One key concern for all the exotic data center plans is how to safeguard them against the elements.  For Google the main risks include ocean storms and how to deal with corrosion from the salt.  Microsoft's Siberia plans carry their own risks, such as blizzards and poor power coverage -- and Sun's are no safer -- they have to deal with the possibility of mine collapse and exposure to coal dust.

In all, these datacenters of the future have many hurdles to overcome.  However, as the saying goes necessity is the mother of all invention, so don't be surprised to see them popping up soon.

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RE: How to be number one in Internet:
By omnicronx on 9/16/2008 10:30:47 AM , Rating: 5
Or the cheap and effective way of merely dragging an anchor across the ocean floor...

RE: How to be number one in Internet:
By MrBeans on 9/16/2008 12:15:24 PM , Rating: 4
We are googlewater, we will own the waterways too. Is it just me, or is google getting scary?

RE: How to be number one in Internet:
By Gzus666 on 9/16/2008 12:26:58 PM , Rating: 3
It is scary they are patenting things? They are patenting a way to make power for their data center, not a way to take over the waterways. And I thought I was paranoid.

RE: How to be number one in Internet:
By Oregonian2 on 9/16/2008 12:53:53 PM , Rating: 2
If there's patents, it must be for implementation details because the overall idea is just a composite (theoretically not patentable) and the idea of tidal power generation has already been around for a while.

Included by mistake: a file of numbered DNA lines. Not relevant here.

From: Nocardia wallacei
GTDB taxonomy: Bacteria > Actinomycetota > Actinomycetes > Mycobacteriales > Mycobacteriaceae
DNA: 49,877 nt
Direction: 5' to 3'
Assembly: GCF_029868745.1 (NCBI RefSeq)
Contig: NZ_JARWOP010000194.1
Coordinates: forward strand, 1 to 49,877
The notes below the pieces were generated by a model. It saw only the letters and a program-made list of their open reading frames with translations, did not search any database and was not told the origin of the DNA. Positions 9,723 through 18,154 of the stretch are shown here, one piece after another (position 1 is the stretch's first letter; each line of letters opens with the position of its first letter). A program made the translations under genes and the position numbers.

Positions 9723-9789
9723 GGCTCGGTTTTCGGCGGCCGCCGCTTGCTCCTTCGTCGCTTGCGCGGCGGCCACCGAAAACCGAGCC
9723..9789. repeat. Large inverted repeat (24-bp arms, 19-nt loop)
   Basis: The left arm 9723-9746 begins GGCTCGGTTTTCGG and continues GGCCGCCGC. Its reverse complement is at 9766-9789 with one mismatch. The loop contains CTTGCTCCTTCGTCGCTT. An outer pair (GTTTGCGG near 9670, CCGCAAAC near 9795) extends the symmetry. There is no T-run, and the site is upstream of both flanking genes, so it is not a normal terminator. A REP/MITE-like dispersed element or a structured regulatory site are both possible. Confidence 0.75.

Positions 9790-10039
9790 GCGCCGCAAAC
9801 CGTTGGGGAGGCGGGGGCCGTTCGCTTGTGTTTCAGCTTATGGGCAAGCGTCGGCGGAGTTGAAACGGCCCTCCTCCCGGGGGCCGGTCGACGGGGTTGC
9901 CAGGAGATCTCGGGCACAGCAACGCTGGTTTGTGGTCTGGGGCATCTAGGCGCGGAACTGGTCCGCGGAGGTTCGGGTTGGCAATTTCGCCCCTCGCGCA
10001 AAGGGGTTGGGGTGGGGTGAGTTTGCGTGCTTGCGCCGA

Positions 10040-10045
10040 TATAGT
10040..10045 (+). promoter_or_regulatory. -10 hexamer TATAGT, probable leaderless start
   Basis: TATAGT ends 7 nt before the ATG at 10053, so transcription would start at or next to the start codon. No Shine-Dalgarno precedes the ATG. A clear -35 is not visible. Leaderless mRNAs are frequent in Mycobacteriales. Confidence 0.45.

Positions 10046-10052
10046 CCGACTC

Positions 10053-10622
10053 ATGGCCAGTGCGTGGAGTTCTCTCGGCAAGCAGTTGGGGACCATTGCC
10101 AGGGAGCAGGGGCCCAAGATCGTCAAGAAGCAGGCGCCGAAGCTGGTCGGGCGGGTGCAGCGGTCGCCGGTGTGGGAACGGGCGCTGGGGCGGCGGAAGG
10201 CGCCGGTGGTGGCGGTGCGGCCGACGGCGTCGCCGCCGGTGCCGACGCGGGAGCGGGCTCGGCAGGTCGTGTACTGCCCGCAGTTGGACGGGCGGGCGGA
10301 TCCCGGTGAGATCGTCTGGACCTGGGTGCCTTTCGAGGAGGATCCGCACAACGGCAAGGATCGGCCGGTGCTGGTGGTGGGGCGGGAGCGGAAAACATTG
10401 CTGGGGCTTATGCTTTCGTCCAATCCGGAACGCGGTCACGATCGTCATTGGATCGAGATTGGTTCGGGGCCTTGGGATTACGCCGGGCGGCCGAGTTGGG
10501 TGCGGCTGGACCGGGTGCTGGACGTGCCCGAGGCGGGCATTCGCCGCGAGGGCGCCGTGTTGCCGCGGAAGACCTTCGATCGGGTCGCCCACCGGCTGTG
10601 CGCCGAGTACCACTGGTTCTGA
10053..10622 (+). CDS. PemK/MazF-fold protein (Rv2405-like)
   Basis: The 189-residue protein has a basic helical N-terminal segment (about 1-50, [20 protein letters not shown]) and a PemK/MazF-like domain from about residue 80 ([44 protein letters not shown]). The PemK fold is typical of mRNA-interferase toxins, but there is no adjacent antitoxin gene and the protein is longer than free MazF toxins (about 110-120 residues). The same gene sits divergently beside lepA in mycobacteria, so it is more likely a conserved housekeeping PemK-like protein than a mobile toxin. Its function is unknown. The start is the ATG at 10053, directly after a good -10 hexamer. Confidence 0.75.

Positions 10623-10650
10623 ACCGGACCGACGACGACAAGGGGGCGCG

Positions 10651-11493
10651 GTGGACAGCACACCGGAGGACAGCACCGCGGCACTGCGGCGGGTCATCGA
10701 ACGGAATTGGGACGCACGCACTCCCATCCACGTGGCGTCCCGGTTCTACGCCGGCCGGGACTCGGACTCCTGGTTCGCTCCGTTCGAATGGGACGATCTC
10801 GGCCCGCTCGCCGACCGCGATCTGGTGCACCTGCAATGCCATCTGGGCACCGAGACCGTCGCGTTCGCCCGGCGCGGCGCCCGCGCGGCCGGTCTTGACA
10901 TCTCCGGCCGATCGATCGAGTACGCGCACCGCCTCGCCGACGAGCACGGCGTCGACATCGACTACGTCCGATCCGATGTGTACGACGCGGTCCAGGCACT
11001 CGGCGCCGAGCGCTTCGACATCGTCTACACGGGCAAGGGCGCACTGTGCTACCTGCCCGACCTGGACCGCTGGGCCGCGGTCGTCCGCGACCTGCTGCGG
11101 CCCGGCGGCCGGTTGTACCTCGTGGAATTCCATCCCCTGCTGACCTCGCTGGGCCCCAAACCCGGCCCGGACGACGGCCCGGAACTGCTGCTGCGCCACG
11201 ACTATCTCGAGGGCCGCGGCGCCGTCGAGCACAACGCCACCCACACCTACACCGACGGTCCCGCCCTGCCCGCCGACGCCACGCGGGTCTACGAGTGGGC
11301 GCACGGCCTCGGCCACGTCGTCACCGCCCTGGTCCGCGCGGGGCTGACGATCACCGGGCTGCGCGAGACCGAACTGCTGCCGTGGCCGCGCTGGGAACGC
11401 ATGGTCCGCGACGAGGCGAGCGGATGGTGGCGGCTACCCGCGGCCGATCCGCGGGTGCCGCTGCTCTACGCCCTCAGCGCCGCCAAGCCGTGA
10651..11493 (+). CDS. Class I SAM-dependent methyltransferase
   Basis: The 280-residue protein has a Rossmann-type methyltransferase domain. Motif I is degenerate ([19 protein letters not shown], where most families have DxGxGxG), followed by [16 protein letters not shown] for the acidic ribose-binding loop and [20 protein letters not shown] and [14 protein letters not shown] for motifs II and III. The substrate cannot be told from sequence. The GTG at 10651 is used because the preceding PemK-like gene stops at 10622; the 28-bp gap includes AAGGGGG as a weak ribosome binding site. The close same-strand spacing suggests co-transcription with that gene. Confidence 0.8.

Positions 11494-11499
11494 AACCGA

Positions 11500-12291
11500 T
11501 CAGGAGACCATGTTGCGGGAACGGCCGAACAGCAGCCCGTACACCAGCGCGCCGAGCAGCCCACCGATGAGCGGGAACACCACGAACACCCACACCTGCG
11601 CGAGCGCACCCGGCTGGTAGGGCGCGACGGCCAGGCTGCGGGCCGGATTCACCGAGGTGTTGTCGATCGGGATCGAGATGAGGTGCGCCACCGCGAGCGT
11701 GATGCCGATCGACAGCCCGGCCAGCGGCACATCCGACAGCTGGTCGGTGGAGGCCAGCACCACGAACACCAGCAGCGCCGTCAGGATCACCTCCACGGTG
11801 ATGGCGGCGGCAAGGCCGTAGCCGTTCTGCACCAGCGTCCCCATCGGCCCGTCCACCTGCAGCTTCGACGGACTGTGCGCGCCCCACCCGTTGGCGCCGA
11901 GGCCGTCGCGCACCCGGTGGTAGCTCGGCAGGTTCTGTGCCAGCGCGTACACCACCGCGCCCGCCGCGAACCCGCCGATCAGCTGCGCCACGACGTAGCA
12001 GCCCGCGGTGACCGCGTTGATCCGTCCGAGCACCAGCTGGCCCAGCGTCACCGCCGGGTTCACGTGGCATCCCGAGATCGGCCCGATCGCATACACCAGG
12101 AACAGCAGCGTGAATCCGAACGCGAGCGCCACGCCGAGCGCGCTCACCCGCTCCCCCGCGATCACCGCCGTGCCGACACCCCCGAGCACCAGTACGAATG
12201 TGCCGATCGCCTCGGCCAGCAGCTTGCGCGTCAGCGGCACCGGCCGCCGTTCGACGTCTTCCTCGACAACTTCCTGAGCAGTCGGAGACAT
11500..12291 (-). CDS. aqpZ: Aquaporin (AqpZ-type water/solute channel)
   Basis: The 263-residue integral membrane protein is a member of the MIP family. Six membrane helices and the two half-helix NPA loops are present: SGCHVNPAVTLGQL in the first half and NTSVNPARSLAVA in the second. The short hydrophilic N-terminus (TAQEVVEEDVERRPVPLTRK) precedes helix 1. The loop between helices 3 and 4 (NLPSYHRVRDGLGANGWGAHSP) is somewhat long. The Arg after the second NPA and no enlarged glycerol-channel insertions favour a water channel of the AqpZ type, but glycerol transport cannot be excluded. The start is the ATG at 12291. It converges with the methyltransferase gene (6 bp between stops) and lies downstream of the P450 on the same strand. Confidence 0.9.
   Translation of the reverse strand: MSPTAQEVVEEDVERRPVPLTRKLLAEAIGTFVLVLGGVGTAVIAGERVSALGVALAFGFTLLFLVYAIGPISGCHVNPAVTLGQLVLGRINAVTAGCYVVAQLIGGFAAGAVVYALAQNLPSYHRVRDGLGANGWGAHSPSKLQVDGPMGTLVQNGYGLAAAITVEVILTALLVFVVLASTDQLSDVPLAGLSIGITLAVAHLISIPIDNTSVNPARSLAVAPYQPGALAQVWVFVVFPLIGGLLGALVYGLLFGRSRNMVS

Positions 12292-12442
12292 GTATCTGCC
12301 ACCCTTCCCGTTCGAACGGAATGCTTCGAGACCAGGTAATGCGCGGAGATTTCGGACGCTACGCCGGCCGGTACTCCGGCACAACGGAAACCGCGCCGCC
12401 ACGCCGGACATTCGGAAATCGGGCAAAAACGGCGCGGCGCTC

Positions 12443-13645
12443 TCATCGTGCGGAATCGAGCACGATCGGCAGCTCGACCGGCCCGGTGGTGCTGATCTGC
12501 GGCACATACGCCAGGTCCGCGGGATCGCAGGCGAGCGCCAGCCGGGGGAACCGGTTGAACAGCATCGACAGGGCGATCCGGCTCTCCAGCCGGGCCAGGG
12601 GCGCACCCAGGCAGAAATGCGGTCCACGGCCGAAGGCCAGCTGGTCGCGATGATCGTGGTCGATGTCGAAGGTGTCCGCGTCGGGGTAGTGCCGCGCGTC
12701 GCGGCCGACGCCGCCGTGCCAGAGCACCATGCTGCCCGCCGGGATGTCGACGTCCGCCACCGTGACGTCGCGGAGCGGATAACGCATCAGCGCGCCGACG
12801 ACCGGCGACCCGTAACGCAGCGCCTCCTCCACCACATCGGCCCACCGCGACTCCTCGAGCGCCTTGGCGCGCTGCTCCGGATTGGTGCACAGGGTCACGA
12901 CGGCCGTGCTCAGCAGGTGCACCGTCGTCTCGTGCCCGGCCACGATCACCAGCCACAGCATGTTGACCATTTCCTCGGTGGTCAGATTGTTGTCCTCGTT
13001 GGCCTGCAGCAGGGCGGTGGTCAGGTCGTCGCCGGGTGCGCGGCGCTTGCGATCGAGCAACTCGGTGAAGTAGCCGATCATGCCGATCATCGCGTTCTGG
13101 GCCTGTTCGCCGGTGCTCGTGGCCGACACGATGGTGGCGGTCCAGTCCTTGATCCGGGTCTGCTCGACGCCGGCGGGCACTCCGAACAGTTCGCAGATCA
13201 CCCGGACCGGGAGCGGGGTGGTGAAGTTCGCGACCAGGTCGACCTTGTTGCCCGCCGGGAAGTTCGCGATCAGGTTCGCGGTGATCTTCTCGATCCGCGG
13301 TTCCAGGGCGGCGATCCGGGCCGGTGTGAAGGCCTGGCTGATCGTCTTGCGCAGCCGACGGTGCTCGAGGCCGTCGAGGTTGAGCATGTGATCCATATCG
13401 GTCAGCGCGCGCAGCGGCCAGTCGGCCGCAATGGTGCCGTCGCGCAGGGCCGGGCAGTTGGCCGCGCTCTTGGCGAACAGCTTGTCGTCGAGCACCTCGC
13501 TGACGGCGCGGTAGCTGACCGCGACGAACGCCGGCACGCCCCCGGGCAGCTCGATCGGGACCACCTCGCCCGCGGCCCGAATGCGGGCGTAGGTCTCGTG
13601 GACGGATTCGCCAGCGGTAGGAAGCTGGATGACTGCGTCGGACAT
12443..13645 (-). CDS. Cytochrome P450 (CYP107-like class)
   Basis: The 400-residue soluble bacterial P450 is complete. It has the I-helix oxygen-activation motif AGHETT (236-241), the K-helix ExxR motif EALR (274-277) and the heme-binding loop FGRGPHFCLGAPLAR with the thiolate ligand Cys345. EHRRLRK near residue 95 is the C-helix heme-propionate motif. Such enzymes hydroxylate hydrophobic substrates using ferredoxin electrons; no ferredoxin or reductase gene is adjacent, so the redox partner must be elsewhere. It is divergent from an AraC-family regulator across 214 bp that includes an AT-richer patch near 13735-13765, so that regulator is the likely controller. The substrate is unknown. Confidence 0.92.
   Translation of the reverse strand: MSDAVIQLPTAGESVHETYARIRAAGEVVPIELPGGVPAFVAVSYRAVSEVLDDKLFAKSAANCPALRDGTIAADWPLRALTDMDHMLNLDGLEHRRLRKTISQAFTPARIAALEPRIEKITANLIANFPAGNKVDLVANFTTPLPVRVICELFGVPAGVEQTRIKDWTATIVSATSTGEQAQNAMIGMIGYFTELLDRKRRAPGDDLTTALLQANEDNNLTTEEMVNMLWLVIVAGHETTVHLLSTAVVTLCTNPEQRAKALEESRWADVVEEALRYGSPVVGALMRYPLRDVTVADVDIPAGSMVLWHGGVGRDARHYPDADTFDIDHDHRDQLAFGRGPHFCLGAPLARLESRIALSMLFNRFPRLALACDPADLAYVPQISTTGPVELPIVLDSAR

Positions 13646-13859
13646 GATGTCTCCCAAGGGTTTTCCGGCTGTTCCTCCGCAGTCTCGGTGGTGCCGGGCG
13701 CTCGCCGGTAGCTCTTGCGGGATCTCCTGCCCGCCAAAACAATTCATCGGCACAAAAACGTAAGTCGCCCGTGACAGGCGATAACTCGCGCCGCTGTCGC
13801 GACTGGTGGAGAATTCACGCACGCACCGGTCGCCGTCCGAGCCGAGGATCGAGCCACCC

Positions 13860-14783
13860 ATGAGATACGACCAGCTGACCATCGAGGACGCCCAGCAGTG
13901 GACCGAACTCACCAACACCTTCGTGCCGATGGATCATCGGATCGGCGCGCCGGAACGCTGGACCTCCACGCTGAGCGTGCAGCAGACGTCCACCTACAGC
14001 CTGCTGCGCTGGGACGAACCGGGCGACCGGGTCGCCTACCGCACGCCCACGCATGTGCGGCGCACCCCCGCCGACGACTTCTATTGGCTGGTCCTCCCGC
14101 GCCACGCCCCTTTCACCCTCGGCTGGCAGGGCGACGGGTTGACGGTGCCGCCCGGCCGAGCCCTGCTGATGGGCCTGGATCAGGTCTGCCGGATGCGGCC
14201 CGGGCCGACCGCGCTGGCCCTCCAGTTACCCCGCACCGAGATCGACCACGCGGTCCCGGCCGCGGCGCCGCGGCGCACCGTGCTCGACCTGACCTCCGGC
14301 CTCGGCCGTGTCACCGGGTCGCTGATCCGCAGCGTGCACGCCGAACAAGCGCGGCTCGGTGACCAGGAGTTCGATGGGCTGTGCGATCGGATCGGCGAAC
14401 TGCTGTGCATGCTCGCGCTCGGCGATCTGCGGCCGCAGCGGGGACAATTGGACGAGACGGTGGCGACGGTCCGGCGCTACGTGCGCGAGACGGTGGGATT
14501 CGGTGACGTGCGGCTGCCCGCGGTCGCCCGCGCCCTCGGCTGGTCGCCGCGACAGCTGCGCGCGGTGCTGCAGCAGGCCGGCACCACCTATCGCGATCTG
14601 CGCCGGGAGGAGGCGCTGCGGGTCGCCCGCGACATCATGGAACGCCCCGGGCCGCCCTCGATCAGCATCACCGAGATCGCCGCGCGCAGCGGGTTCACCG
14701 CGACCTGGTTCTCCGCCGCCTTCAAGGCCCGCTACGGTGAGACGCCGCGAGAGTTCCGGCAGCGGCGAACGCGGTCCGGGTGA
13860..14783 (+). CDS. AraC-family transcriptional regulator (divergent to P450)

RE: How to be number one in Internet:
By Gzus666 on 9/16/2008 2:03:05 PM , Rating: 2
OK, and how is that scary? That is for the patent office and lawyers to handle, which I assume understand all the technical aspects to make the decision.

RE: How to be number one in Internet:
By Oregonian2 on 9/16/2008 4:46:45 PM , Rating: 2
It's not scary. Did I say it was scary? Not me.

RE: How to be number one in Internet:
By grath on 9/16/2008 10:03:45 PM , Rating: 2
Lawyers and the USPTO are scarier by far

By Spivonious on 9/16/2008 12:39:17 PM , Rating: 3
Google's already been scary. Where have you been?

RE: How to be number one in Internet:
By Googer on 9/16/2008 4:11:39 PM , Rating: 2
Here is a video of the device google wants to implement.

RE: How to be number one in Internet:
By Googer on 9/16/2008 4:13:21 PM , Rating: 2
Technical Animation of the device:

RE: How to be number one in Internet:
By grath on 9/16/2008 10:27:10 PM , Rating: 2
I have always visualized tidal or wave power more like an underwater wind farm, or some elaborate pulley system needing to anchor of the seabed or an oil platform like facility.

Those Sea Snakes on the other hand, look amazing more simple and plausible than I expected. Easily built in drydock and towed out, well suited for mass production, no supporting infrastructure required just drop anchor and plug it in, no fancy new technologies mainly just good old fashioned robust mechanics. And it really does look like it will actually work.

It has a beauty of simplicity to it and I can see why it would appeal to Google, it very much seems like their style.

"I'm an Internet expert too. It's all right to wire the industrial zone only, but there are many problems if other regions of the North are wired." -- North Korean Supreme Commander Kim Jong-il